On the eve of the March 2003 U.S. invasion of Iraq, the Bush administration issued the following directive through the Pentagon:
"There will be no arrival ceremonies for, or media coverage of, deceased military personnel returning to or departing from Ramstein (Germany) air base or Dover base."
The Dover Air Base is the location of the largest Defense Department mortuary for the remains of soldiers, sailors, airmen, and Marines.
Defense Department spokeswoman Lt. Col. Cynthia Colin stated that the ban on media coverage stemmed from a respect for the families, "to protect their wishes and privacy during the time of greatest loss and grief." Though the "Dover policy" has existed since its creation by George H. W. Bush during the first Gulf War, it went unheeded by the Clinton administration.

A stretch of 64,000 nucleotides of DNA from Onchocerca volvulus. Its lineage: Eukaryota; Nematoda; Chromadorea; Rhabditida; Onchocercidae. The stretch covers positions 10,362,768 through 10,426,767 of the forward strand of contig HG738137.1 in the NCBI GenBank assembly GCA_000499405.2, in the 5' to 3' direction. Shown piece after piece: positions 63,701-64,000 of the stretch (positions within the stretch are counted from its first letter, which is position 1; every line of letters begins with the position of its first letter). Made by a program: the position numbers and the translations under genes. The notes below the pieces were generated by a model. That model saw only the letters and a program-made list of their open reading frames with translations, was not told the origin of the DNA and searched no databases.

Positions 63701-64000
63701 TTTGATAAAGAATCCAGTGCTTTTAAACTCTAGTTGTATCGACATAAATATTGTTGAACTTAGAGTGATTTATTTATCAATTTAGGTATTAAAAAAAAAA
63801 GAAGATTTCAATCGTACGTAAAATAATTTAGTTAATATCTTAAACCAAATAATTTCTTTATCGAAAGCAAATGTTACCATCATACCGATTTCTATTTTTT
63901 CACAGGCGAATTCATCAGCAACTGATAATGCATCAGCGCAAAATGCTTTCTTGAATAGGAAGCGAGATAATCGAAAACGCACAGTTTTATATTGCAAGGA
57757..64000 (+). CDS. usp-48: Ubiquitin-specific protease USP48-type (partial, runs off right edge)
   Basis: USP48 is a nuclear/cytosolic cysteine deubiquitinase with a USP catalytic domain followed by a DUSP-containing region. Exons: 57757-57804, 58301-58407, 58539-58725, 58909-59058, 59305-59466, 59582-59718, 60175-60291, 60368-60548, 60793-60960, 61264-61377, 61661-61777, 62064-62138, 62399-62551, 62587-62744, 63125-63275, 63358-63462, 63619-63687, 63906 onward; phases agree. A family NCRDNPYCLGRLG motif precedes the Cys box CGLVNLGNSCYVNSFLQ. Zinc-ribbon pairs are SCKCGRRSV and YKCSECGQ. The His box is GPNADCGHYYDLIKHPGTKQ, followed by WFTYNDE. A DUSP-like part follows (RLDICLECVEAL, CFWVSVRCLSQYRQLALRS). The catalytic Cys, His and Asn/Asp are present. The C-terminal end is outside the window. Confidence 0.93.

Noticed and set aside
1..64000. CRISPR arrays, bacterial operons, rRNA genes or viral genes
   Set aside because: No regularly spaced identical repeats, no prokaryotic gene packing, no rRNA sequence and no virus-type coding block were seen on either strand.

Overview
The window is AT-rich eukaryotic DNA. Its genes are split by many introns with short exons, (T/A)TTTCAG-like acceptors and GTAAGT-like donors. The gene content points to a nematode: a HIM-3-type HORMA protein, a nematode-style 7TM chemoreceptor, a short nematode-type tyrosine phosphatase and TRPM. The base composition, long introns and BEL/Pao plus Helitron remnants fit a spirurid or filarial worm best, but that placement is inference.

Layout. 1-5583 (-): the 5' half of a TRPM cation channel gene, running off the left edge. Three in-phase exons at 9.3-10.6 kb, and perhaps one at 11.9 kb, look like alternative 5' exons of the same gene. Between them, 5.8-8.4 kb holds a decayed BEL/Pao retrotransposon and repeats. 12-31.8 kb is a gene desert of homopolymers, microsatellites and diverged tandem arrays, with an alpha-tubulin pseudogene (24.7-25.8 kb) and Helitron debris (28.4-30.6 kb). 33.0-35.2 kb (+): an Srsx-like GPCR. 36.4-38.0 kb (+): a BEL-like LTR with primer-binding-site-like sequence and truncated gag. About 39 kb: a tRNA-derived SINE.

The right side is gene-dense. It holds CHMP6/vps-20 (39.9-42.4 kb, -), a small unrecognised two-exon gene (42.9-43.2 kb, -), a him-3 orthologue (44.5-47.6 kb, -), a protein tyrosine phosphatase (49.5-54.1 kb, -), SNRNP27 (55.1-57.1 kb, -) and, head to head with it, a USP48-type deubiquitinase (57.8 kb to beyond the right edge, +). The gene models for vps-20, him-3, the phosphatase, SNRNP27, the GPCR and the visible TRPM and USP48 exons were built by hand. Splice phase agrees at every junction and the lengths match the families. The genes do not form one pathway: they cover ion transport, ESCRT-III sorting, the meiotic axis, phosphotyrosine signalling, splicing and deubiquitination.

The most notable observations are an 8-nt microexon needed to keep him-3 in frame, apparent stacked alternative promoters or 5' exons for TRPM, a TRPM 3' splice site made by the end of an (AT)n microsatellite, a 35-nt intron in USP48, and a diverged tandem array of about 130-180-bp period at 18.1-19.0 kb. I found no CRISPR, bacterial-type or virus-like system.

"This year," Lt. Col. Colin said in late 2003, "we've really tried to enforce it."
To further sanitize the repercussions of the war, today's military doesn't even use the words "body bags" - a familiar term from the Vietnam War. During Bush's father's 1991 Gulf War, the Pentagon began calling them "human remains pouches."
Now, under Bush, the term for the returning dead is "transfer tubes."
To verify/research, Google: "Bush +Dover +directive."
- March 20, 2004